Thankfully, Erin Keller was a very competent woman. Had she not been so proficient, Christopher would have been forced to rely on his own less than perfect engineering skills. Things didn’t look so rosy then…
Still, Christopher had a fair idea of what needed to be done. Sure, he didn’t know exactly how to do all of that stuff, but… he was certainly knowledgeable enough to provide Keller with some assistance. “I’m transferring all available power to the warp drive and containment fields. The last thing we need is a warp core breach.”
Keller barely nodded her acknowledgment. She was far too consumed with her work to be bothered—and it was a rather impressive display. Her fingers cruised over the barely functional computer console like she repaired half-destroyed ships on a daily basis—a feat that was even more impressive considering she wasn’t exactly an engineer.
When Keller finally looked up, there was a slight grin upon her face. “Got it,” she said. “It’s not pretty, but I think I’ve bypassed most of the damaged systems.”
At this point, Christopher wasn’t overly concerned about the technical beauty of her repairs. He just turned to the helm and plotted a course for the planet. “How fast do you think we can go?”
“Warp one,” she suggested. “Anything more than that, and we’ll probably lose the other half the ship.”
Christopher complied. “Then warp one it is,” he said.
Moments later, the glittering starscape before them streaked into a blur of colorful light as the Hawking jumped to warp.
Warp speed in a half-damaged shuttlecraft was not the most pleasant experience. In fact, it was more like an ordeal. The Hawking maneuvered like a ship fifty times its size. The helm controls were painfully sluggish. The ride was constantly bumpy. It felt like the entire shuttle could fall apart at any moment—without warning, no less…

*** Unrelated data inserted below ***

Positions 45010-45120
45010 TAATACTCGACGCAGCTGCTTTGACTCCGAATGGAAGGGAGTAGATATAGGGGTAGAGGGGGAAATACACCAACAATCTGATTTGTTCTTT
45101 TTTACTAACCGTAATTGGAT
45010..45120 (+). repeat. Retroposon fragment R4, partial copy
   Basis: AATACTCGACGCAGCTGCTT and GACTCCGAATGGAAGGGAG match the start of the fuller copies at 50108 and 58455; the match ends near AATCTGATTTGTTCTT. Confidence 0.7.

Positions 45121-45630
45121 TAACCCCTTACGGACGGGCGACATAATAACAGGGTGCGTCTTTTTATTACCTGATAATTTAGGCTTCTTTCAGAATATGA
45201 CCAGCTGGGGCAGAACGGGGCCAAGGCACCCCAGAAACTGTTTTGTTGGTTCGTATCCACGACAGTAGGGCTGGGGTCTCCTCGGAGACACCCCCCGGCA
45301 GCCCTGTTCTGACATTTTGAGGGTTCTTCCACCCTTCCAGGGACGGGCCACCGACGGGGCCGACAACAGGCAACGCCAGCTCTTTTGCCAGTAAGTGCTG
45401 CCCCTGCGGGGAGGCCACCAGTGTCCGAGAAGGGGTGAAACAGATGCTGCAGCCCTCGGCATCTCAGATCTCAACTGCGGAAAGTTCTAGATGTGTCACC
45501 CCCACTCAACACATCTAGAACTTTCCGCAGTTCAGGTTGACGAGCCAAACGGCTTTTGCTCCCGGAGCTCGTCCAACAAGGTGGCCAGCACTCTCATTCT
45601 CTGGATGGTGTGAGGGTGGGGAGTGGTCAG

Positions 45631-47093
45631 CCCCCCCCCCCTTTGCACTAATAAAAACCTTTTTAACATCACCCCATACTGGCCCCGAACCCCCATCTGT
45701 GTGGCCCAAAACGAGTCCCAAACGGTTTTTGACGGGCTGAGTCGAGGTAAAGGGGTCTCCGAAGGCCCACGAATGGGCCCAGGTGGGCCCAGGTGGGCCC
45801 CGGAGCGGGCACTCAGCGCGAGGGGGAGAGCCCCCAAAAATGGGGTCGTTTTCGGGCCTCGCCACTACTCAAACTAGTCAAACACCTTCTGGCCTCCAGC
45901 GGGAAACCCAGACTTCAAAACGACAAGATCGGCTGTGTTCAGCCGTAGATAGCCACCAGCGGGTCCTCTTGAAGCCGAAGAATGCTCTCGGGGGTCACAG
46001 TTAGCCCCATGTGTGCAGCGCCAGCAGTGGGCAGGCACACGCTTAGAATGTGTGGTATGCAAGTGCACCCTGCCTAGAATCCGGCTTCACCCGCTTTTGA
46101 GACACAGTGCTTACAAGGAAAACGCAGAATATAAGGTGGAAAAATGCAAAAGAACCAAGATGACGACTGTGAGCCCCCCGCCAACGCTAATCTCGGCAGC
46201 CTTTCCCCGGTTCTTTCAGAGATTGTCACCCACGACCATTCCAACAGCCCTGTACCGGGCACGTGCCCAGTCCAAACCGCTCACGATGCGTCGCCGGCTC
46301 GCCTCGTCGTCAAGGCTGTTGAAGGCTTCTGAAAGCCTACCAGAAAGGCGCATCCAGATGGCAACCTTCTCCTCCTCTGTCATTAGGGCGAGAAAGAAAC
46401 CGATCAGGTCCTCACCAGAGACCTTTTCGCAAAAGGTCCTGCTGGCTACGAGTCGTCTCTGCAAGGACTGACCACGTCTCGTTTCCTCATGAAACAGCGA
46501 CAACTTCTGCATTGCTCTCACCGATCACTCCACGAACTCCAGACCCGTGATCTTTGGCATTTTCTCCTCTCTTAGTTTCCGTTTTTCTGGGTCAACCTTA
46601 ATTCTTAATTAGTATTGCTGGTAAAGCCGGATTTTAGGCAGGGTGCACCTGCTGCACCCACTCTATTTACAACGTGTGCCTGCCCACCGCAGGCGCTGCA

Keller’s portion of the computer started to bleep. “I’ve got the planet on sensors,” she said. “We’re heading straight for it.”
Christopher shot her a curious glare. “As in… we’re going to crash and burn if I don’t change course?”
“That about sums it up,” agreed Keller.
And then—without warning—the shuttle started to fall apart. A fairly sonorous BOOM echoed from the aft compartment. The Hawking jolted—and immediately dropped out of warp. The helm was dead. The sensor display was dead. And much to Christopher’s chagrin, the shuttle was still on the aforementioned crash and burn trajectory.
Another explosion echoed from the aft compartment. Even without sensors, Christopher knew exactly what it was. “That would be a warp core breach,” he noted.
The planet was little more than a tiny green circle out the cockpit window—a good news/bad news situation if Christopher had ever seen one. “The good news is… we’re probably not going to crash into the planet.”
That left the bad news. “The shuttle is going to explode long before that happens,” Keller gravely continued.
The past several hours hadn’t been without trouble… but they somehow managed to keep the Hawking in one piece. It involved a lot of intricate rerouting of secondary systems, and a healthy dose of good wishes. Evidently, their good luck had reached its untimely end.
But Christopher wasn’t willing to give up just yet. After coming this far, he wasn’t about to be vaporized in a meager explosion. He was going to live. He just needed to figure out how. There was absolutely no way the Hawking could physically reach the planet—and lacking computer controls, there was no way to control the shuttle even if it could reach the planet…
That left only one viable option, and even that was iffy. Still, it was the only hope they had for survival. “Get the emergency supplies ready for transport,” Christopher said a moment later.